My life is always in a state of fluid movement. So, when a friend referred me to a woman looking for some live in farm help I jumped at the opportunity! My best friend laughs at me because one of the main reasons I ‘jumped’ at the opportunity was because Cardin came to me one morning and asked how much a horse was, he had had a dream that we lived with a bunch of horses. When I woke up and checked my Facebook, sure enough there was the referral. Instead of dumping my money into an RV, which was my initial plan for my tax return, I instead fixed up my car and drove us to Louisiana; 1,855 miles. The drive took us 3 days, and I wish we would have taken more time to really take in the places we were travelling through, maybe even camped along the way; lessons learned from travelling. This said, the land was pretty much barren, dirt as far as the eye could see, and driving through the state of Texas was somewhat torturous; are we out yet, are we out yet? I can’t even describe the look of joy on Cardin’s face when we got closer to Louisiana and he started seeing trees!! He was born in the Seattle area and hikes in the Hoh Rainforest or up in Snoqualmie were a weekly adventure. He misses the trees, well missed the trees, I can’t get him out of them!

IMG_20140405_013935IMG_20140403_145513

We have been here since February 11th and are leaving on April 28th. Our time here has been exciting, trying, heart breaking, eye opening, loving, wet!, and many other things that have enriched our lives and spirits. We have made life long friends of humans and animals here. I was contemplating staying long term, however I can’t seem to quiet this need to be nomadic. Our home base for now is still in Riverside, CA, but we don’t plan to be there for quite some time. Kansas is next on our list, but before I get to that bit (in another post) I want to continue on with Louisiana (I am very easily side tracked).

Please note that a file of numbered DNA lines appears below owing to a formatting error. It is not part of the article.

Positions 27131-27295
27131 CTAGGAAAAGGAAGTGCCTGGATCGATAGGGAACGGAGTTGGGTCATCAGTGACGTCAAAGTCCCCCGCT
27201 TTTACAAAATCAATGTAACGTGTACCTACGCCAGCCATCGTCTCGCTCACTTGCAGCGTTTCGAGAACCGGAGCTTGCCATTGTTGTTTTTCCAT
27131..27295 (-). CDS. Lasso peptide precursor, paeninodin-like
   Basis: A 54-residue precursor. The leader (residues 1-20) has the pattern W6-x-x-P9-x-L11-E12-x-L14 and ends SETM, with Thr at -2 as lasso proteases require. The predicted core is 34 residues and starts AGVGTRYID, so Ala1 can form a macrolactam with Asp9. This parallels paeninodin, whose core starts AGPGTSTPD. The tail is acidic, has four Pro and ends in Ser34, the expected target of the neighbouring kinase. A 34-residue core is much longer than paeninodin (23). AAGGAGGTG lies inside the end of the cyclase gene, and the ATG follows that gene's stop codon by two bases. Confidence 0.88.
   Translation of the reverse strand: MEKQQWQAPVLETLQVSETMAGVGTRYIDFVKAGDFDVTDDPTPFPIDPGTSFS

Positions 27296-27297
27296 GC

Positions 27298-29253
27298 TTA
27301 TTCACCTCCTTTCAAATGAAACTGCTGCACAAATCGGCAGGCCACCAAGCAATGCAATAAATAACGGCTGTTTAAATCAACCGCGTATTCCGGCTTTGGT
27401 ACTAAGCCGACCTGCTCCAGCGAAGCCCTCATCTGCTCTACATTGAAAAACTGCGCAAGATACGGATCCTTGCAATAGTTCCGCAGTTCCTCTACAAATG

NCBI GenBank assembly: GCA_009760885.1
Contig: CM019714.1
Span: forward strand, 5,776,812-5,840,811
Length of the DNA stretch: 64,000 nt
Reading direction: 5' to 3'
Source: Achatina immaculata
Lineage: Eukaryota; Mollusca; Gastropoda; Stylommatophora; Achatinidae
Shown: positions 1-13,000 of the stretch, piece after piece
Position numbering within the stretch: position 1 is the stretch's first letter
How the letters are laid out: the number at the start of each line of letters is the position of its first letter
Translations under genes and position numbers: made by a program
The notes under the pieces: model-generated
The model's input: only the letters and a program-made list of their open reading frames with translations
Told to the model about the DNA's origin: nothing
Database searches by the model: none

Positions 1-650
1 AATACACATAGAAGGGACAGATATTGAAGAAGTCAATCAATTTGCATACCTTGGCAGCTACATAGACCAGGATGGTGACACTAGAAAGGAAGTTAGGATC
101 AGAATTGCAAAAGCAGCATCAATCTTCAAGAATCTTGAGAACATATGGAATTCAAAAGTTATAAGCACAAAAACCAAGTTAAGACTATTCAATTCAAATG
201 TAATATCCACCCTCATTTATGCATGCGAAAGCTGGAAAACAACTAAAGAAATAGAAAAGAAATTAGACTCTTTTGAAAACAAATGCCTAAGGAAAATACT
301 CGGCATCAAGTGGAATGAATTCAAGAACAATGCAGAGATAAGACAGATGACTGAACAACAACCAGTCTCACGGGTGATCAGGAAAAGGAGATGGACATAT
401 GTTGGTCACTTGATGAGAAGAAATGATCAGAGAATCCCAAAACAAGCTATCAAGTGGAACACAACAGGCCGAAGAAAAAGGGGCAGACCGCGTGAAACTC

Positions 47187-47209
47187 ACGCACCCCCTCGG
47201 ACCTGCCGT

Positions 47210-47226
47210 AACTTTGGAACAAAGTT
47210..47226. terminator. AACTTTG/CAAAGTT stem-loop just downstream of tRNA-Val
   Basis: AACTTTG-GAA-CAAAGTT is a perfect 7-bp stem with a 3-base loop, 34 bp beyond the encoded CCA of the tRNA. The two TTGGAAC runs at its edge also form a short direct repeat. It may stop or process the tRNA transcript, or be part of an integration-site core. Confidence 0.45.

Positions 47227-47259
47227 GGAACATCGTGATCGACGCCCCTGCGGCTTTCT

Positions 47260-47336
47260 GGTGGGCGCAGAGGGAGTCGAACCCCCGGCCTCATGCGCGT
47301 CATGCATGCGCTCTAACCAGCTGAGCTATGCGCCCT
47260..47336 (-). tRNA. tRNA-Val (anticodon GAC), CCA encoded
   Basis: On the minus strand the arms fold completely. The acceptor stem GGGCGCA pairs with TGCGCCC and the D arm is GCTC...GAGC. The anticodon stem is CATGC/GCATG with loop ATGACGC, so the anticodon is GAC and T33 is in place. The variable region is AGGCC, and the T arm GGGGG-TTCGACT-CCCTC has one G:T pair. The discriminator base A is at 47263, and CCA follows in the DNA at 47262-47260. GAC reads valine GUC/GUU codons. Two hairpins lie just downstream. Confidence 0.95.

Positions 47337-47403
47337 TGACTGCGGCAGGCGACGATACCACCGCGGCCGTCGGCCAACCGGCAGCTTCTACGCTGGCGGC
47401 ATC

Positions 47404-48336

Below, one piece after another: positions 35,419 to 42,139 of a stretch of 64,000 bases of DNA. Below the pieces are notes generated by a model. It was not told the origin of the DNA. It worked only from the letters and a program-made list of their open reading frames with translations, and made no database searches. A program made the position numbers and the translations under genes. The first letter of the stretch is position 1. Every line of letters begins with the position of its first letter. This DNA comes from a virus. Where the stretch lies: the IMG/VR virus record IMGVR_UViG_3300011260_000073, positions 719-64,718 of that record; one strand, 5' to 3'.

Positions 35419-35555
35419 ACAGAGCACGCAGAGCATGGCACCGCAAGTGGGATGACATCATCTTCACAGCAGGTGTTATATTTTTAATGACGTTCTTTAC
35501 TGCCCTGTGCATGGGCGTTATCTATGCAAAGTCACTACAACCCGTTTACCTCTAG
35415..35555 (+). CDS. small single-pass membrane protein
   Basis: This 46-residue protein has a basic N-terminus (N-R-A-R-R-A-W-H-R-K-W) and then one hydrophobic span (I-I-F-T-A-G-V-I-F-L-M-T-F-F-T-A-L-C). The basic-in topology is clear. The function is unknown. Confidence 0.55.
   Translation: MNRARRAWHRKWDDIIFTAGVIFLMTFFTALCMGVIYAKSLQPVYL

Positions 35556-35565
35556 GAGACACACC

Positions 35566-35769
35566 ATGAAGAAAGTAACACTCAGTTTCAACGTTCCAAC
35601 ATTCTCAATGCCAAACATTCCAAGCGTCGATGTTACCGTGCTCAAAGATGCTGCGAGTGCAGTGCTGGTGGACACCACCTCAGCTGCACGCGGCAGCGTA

We came at a very crazy time of the year for this area, Carnival (Mardi Gras). I have always wanted to go to Mardi Gras, at least once. This experience was quite different than what I had ever imagined, especially since I was a part of the parades. Hours of walking with the horses and dancing down the parade routes, and days in rows of getting home around 2am to get up early and get the horses and gear ready for the next parade; it was a time full of stress, sleepiness, angry words, hard work, and fun (usually all in one night haha). Watching all the different types of people, young and old, screaming for throws. When I say screaming, I mean literal horror movie screaming, I was a bit terrified the first big parade I walked in. The trash, booze, and debauchery flows thickly and I found it hard to choke down at times. I don’t think I would ever ‘willingly’ just go and be an observer of one of these parades, but I will work them for the money! Hypocritical I am sure, but I am okay with that for now; we shall see how I feel in a year or two. All this being said, I don’t really care for Carnival, but like I said it is good work.